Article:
Please wait while we process your payment
If you don't see it, please check your spam folder. Sometimes it can end up there.
Don’t have an account?
Create Your Account
Sign up for your FREE 7-day trial
Already have an account? Log in
Choose Your Plan
$4.99/month + tax
$24.99/year + tax
Save over 50% with a SparkNotes PLUS Annual Plan!
for a group?
Get Annual Plans at a discount when you buy 2 or more!
$18.74 /subscription + tax
Subtotal $37.48 + tax
on 2-49 accounts
on 50-99 accounts
You'll be billed after your free trial ends.
7-Day Free Trial
Renews March 8, 2024
March 1, 2024
Discounts (applied to next billing)
This is not a valid promo code.
(one code per order)
Annual Plan - Group Discount
SparkNotes Plus subscription is $4.99/month or $24.99/year as selected above. The free trial period is the first 7 days of your subscription. TO CANCEL YOUR SUBSCRIPTION AND AVOID BEING CHARGED, YOU MUST CANCEL BEFORE THE END OF THE FREE TRIAL PERIOD. You may cancel your subscription on your Subscription and Billing page or contact Customer Support at firstname.lastname@example.org. Your subscription will continue automatically once the free trial period is over. Free trial is available to new customers only.
For the next 7 days, you'll have access to awesome PLUS stuff like AP English test prep, No Fear Shakespeare translations and audio, a note-taking tool, personalized dashboard, & much more!
You’ve successfully purchased a group discount. Your group members can use the joining link below to redeem their group membership. You'll also receive an email with the link.
Members will be prompted to log in or create an account to redeem their group membership.
Thanks for creating a SparkNotes account! Continue to start your free trial.
Your PLUS subscription has expired
Full Title The Light in the Forest
Author Conrad Richter
Type of work Novel
Genre Adventure novel; historical novel; coming-of-age novel; young adult novel
Time and place written 1953, Pine Grove, Pennsylvania
Date of first publication 1953
Publisher Alfred A. Knopf
Narrator The author
Point of view The narrator speaks in 3rd person omniscient, which means that he explains how various characters think and feel in addition to providing some extra commentary and information regarding their personal history. The narrator mostly focuses on True Son's feelings and thoughts, but he also shows the story through the eyes of other characters, often adopting their language and tone to give us a full perspective on the story.
Tone For most of the novel, the narrator manipulates the tone to reflect the feelings and thoughts of the different characters on whom he focuses. However, his overall tone seems to show bias toward the free and natural way of life of the Indians. As True Son falls deeper into trouble the tone of the book also becomes increasingly ominous.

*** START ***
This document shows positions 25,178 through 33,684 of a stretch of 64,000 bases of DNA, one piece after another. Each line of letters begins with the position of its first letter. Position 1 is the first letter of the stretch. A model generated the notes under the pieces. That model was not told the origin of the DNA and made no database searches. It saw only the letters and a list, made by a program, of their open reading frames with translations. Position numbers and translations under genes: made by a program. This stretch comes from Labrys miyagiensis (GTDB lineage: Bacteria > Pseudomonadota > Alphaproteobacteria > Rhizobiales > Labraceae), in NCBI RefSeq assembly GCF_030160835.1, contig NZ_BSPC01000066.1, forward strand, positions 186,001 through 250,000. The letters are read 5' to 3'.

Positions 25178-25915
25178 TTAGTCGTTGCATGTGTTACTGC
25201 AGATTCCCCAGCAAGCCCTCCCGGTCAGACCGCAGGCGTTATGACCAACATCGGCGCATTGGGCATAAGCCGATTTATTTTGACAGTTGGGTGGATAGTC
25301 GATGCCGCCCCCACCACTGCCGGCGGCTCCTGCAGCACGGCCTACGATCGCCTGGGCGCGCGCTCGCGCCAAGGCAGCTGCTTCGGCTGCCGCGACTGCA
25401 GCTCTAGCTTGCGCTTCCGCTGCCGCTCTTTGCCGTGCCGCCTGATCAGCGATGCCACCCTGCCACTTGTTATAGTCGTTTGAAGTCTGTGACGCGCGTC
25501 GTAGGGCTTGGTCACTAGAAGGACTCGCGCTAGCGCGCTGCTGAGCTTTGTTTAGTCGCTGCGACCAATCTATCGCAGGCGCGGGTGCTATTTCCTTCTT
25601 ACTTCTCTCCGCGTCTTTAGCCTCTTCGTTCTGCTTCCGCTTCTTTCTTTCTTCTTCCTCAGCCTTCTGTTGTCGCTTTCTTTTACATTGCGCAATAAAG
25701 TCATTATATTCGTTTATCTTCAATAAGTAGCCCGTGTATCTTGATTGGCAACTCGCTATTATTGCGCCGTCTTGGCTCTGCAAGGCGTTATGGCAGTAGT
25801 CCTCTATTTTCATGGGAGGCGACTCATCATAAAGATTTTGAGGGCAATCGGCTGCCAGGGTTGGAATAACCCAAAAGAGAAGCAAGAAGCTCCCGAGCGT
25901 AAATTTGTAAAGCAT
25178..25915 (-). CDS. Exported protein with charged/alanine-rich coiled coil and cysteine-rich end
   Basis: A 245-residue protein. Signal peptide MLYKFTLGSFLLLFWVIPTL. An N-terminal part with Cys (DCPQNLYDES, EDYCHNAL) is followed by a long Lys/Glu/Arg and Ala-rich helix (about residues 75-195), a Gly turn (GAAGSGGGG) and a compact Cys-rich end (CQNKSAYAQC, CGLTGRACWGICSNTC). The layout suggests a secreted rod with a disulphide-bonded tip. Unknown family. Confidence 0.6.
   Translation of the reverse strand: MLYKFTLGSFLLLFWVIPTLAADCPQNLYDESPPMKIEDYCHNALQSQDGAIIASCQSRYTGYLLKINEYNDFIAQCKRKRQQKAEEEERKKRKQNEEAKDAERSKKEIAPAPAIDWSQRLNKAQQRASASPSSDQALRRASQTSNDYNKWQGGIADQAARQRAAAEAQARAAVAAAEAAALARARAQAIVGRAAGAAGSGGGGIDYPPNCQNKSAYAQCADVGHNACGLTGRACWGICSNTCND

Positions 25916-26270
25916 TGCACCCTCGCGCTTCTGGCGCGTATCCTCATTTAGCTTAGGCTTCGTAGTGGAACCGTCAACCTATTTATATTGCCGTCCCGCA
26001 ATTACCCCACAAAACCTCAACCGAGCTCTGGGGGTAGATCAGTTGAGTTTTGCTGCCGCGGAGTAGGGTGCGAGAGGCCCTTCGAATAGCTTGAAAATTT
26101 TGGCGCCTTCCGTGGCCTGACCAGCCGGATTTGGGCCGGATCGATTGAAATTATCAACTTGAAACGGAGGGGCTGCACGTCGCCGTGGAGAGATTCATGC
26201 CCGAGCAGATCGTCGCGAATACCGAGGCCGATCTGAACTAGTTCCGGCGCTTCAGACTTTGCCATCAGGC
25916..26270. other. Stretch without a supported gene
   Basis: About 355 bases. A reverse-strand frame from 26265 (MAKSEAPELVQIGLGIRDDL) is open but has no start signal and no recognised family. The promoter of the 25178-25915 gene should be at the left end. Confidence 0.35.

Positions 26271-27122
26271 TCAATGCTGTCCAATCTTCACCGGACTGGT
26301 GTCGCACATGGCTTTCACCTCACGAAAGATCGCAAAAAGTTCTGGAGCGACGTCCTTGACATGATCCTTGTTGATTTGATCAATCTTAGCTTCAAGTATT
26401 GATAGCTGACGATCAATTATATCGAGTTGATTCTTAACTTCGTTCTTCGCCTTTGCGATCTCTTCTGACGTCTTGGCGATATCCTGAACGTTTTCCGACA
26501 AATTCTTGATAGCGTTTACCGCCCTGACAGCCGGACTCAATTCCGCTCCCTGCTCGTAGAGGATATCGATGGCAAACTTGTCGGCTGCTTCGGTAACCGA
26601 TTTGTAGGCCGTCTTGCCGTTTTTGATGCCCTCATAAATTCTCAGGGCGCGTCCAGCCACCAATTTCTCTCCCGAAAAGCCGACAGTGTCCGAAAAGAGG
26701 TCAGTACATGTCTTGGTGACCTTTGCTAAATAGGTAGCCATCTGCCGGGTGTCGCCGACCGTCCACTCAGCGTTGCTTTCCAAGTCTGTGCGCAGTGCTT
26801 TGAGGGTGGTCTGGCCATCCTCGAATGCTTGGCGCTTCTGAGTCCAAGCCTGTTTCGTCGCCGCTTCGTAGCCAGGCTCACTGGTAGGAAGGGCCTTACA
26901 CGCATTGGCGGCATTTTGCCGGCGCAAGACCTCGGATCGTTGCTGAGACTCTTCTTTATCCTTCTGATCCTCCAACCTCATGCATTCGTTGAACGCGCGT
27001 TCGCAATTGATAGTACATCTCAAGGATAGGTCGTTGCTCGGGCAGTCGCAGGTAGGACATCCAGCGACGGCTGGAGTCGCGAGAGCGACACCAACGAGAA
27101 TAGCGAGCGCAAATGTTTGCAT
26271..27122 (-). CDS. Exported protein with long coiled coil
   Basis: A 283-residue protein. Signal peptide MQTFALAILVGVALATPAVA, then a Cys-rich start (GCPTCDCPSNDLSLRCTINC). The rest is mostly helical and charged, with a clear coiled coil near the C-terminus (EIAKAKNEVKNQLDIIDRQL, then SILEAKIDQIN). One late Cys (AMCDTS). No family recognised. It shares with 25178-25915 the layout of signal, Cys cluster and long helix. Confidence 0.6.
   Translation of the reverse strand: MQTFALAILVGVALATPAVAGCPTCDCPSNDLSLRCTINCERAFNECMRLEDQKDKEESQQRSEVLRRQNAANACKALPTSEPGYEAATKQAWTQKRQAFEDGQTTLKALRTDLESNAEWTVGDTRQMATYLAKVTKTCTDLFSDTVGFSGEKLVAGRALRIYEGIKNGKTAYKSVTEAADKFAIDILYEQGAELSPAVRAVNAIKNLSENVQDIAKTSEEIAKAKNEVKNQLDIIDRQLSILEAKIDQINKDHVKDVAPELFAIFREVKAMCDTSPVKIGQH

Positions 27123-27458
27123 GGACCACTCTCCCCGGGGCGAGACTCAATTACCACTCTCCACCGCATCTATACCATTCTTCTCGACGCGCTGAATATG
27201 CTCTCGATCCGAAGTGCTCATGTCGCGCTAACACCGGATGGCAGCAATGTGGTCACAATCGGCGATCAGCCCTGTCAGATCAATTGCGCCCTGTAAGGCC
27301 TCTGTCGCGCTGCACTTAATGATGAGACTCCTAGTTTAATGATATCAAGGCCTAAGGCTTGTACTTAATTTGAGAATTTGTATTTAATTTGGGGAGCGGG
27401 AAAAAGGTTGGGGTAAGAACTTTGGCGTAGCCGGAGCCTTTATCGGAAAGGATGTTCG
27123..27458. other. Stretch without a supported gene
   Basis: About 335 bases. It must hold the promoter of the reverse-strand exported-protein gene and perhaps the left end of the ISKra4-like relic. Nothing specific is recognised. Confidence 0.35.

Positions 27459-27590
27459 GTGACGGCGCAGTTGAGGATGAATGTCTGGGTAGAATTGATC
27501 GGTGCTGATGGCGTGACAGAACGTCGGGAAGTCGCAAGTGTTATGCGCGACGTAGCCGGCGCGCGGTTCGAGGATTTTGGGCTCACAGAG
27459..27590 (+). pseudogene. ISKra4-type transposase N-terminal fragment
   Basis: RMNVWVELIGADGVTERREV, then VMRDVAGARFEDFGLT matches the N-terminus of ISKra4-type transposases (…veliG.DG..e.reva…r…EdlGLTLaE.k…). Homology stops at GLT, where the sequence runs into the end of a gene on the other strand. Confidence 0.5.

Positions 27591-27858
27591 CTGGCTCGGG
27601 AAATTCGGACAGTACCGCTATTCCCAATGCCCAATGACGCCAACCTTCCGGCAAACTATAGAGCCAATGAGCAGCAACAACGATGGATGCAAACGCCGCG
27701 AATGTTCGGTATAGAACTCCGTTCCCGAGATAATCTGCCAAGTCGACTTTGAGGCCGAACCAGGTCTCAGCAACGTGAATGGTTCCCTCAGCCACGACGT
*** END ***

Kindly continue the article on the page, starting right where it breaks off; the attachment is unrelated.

Setting (time) 1764–5
Setting (place) The Ohio-western Pennsylvania frontier of early America; more specifically the Indian village of Tuscarawas and the white settlement of Paxton township
Protagonist True Son (John Cameron Butler)
Major conflict There are two major conflicts within this novel: True Son's fight against the restrictive, suffocating customs of his white family, and True Son's internal struggle to find true identity in the face of conflicting loyalties to his Indian family and his white brother Gordie.
Rising action True Son's relationship with Gordie; True Son and Half Arrow's attack and scalping of Uncle Wilse; True Son's acceptance to join the Indian war party; True Son's confrontation with his father and Thitpan concerning the scalped white girl; True Son's dream about his white family
Climax True Son ruins the Indian war party's ambush attempt
Falling action The rest of the war party votes on whether to burn True Son for being a traitor; Cuyloga saves his son from death but takes him to a place where they must part forever; True Son cries out in despair at the loss of his father.
Themes Indian freedom versus white civilization; the victimization of children; the struggle for identity and allegiances; the imperfection of both indian and white societies
Motifs Nature; point of view and language
Symbols Fort Pitt, English clothes, Corn Blade
Foreshadowing Bejance's speech about how white culture gradually straps you down; True Son's dream about his white family
Ace your assignments with our guide to The Light in the Forest!